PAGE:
At Malaria No More, we envision a world where no child dies from a mosquito bite. We use our innovative partnerships and focused advocacy to elevate malaria on the global health agenda, create political will and mobilize the global resources required to achieve malaria eradication within a generation.


Although we've made impressive progress against malaria, in order to finish the job we'll need new tools and strategies that lower costs, increase efficiency, address risks like emerging drug and insecticide resistance, and accelerate progress in even the most challenging environments. Advances in fighting malaria are also helping to improve the way health systems fight other diseases.



Ending deaths from malaria has always been our primary focus, but the only way to ensure we're rid of malaria permanently is to eliminate the disease's parasites. Malaria program managers and researchers are working hard to solve the "last mile" challenges of malaria elimination, including detecting very low levels of the parasite in people, and new ways of breaking the human-mosquito transmission cycle.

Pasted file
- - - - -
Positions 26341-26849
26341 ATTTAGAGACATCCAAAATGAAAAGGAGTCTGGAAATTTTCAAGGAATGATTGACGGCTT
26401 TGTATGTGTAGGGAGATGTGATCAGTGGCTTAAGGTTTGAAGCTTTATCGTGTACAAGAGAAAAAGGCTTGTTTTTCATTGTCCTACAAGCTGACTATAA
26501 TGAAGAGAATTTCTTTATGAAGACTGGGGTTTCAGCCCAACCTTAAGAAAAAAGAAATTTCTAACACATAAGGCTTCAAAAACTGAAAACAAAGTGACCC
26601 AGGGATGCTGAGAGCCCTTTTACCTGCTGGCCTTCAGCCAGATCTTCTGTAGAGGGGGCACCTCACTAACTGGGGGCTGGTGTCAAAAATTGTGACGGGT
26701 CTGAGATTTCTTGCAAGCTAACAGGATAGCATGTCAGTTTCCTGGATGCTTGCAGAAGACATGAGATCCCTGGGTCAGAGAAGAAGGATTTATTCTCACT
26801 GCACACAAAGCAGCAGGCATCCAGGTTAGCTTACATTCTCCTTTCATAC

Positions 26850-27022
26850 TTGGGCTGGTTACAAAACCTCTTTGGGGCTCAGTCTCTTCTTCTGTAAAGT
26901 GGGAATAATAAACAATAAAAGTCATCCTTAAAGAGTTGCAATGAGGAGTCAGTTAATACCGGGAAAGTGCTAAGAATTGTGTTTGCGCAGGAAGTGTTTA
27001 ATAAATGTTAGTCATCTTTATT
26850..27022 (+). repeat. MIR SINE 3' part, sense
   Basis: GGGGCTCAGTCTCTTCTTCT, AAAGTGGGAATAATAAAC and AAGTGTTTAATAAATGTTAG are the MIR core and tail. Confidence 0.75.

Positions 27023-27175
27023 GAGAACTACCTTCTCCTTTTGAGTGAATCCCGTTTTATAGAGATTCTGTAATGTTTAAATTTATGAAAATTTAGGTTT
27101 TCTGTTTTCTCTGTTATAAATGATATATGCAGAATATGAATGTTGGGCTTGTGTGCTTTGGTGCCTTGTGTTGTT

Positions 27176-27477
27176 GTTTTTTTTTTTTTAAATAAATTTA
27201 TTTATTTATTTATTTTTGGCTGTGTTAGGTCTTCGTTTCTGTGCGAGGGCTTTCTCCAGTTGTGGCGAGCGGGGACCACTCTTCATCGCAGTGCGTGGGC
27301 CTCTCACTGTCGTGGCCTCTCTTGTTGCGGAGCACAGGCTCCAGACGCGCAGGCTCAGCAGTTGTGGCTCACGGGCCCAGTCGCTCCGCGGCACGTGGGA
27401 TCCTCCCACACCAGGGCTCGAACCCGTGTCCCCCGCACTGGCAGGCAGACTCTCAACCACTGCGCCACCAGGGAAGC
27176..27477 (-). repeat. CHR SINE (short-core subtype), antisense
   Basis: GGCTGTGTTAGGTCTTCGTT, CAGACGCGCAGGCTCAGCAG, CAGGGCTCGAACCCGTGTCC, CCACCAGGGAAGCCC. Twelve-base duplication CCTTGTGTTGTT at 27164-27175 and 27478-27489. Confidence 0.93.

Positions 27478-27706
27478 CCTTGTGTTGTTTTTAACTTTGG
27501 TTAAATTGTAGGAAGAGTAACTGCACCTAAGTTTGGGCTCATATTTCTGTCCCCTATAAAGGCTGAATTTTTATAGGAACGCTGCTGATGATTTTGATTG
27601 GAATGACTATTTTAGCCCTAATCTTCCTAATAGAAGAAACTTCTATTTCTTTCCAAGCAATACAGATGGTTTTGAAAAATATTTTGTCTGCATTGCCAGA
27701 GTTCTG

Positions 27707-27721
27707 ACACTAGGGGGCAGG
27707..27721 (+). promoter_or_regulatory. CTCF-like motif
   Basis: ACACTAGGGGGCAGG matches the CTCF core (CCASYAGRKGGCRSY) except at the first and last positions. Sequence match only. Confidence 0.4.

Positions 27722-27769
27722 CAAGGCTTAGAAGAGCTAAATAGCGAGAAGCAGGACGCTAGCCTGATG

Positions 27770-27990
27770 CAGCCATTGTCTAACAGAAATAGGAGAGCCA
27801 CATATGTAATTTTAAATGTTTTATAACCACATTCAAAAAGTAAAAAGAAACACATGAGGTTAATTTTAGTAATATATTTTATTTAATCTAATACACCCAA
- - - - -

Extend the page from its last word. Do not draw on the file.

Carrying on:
The malaria parasite and the mosquitoes carrying it keep adapting - and we need to keep evolving how we fight them. Public-private research partnerships are currently developing the tools of the future, including a malaria vaccine, more sensitive diagnostic tests, new drugs, and innovative ways of controlling mosquitoes. Governments and their partners are also working on strategies to implement existing and new tools in even more efficient ways.

Data from a study using mobile phone records to track how Kenyans (unknowingly) transport malaria from highly endemic areas around the country. View the study here.


To move from malaria control to elimination, existing and new tools need to be paired with better disease surveillance, stronger primary healthcare services in rural areas, increased engagement of at-risk populations, and more efficient targeting of interventions – all of which can be addressed by mobile tools and the data they can capture, transfer and apply. Malaria research is at the cutting edge of the field of "mobile health" ("mHealth"), with applications to do everything from confirming the authenticity of antimalarial drugs to understanding how migration patterns impact malaria.

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